Rabshakeh in the Bible Encyclopedia - ISBE rab'-sha-ke, rab-sha'-ke (rabhshaqeh): A compound word, the first part, rabh, indicating "head" or "chief" (see RAB-MAG; RAB-SARIS). The second part, which in the Aramaic, probably meant "cupbearer," had in this connection and elsewhere, according to later discoveries, an extended significance, and meant chief officer, i.e. chief of the heads or captains. Rabshakeh was one of the officers sent by Sennacherib, the king of Assyria, with the Tartan and the Rabsaris to demand the surrender of Jerusalem, which was under siege by the Assyrian army (2 Ki 18:17,19,26,27,28,37; 19:4,8; Isa 36:2,4,11,12,13,22; 37:4,8). The three officers named went from Lachish to Jerusalem and appeared by the conduit of the upper pool. Having called upon King Hezekiah, his representatives Eliakim, the son of Hilkiah, Shebnah, the scribe, and Joah, the recorder, appeared. Rabshakeh sent through them a message to the king in which he represented himself as the spokesman for the king of Assyria. He derided King Hezekiah in an insolent fashion in representing his trust in Egypt as a bruised reed which would pierce the hand. Likewise his confidence in Yahweh was vain, for He also would be unable to deliver them. Then the officers of the king replied, requesting him to speak in the Syrian language-which they understood, and not in the Jews' language which the people on the wall understood. This he refused to do, speaking still more loudly in order that they might hear and be persuaded. By bribery and appeal, by promise and by deception he exhorted them to turn traitor to Hezekiah and surrender to him. The people, however, true to the command of Hezekiah (2 Ki 18:36), "held their peace, and answered him not a word." Afterward Rabshakeh returned and "found the king of Assyria warring against Libnah". (2 Ki 19:8). From this description it is inferred that Rabshakeh was a man of considerable literary attainment, being able, in all probability, to speak in three languages. He had, in addition to his official power, dauntless courage, an insolent spirit and a characteristic oriental disregard for veracity. Walter G. Clippinger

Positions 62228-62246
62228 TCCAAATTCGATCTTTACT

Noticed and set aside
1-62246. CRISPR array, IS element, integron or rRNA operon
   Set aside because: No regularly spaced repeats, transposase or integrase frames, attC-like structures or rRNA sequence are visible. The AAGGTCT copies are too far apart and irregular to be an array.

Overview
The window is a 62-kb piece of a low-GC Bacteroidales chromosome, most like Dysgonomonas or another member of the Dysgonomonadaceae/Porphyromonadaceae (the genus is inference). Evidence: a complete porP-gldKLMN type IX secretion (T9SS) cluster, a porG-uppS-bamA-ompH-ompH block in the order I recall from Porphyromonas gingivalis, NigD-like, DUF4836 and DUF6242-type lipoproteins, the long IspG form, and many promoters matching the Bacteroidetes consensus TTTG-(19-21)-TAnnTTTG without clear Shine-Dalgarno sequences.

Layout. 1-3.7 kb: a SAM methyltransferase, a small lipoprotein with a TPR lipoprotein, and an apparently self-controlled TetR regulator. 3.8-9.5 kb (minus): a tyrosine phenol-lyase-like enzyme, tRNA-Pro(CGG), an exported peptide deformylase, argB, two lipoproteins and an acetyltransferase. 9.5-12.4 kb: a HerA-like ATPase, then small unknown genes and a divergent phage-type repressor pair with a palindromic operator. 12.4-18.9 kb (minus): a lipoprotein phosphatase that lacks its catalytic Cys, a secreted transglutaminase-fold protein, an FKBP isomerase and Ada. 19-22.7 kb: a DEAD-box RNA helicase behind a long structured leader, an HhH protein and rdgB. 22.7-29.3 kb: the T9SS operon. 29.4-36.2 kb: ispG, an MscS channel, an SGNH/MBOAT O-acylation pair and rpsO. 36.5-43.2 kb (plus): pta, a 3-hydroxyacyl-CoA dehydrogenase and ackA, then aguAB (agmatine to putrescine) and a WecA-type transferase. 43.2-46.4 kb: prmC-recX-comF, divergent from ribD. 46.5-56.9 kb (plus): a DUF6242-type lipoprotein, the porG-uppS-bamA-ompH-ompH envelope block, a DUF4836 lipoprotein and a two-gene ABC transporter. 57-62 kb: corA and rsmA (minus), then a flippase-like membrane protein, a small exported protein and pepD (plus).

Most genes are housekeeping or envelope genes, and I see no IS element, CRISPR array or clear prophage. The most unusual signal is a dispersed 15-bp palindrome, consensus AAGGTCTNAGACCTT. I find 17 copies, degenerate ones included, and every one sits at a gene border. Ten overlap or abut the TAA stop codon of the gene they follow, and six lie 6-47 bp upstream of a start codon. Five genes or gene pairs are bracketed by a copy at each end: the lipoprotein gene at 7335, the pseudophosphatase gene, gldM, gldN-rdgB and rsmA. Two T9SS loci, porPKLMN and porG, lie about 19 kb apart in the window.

Rabshakeh in Wikipedia Rabshakeh, also Rab-shakeh and Rabsaces (Hebrew: רַבְשָׁקֵה, Modern Ravshake Tiberian Raḇāqē; Greek: Ραψακης Rapsakēs; Latin: Rabsaces) Neo-Aramaic: (ܪܵܒܫܵܩܹܐ) This name meaning chief of the princes was given to the chief cup-bearer or the vizier of the Assyrian royal court. The Bible mentions it for one of Sennacherib's messengers to Hezekiah. See the speech he delivered, in the Hebrew language, in the hearing of all the people, as he stood near the wall on the north side of the city (2 Kings 18:17-37 and Isaiah 36). He and the other envoys returned to their master and reported that Hezekiah and his people were obdurate, and would not submit.

Rabshakeh Scripture - 2 Kings 18:17 And the king of Assyria sent Tartan and Rabsaris and Rabshakeh from Lachish to king Hezekiah with a great host against Jerusalem. And they went up and came to Jerusalem. And when they were come up, they came and stood by the conduit of the upper pool, which [is] in the highway of the fuller's field.

Rabshakeh Scripture - 2 Kings 19:4 It may be the LORD thy God will hear all the words of Rabshakeh, whom the king of Assyria his master hath sent to reproach the living God; and will reprove the words which the LORD thy God hath heard: wherefore lift up [thy] prayer for the remnant that are left.

Rabshakeh Scripture - Isaiah 37:4 It may be the LORD thy God will hear the words of Rabshakeh, whom the king of Assyria his master hath sent to reproach the living God, and will reprove the words which the LORD thy God hath heard: wherefore lift up [thy] prayer for the remnant that is left.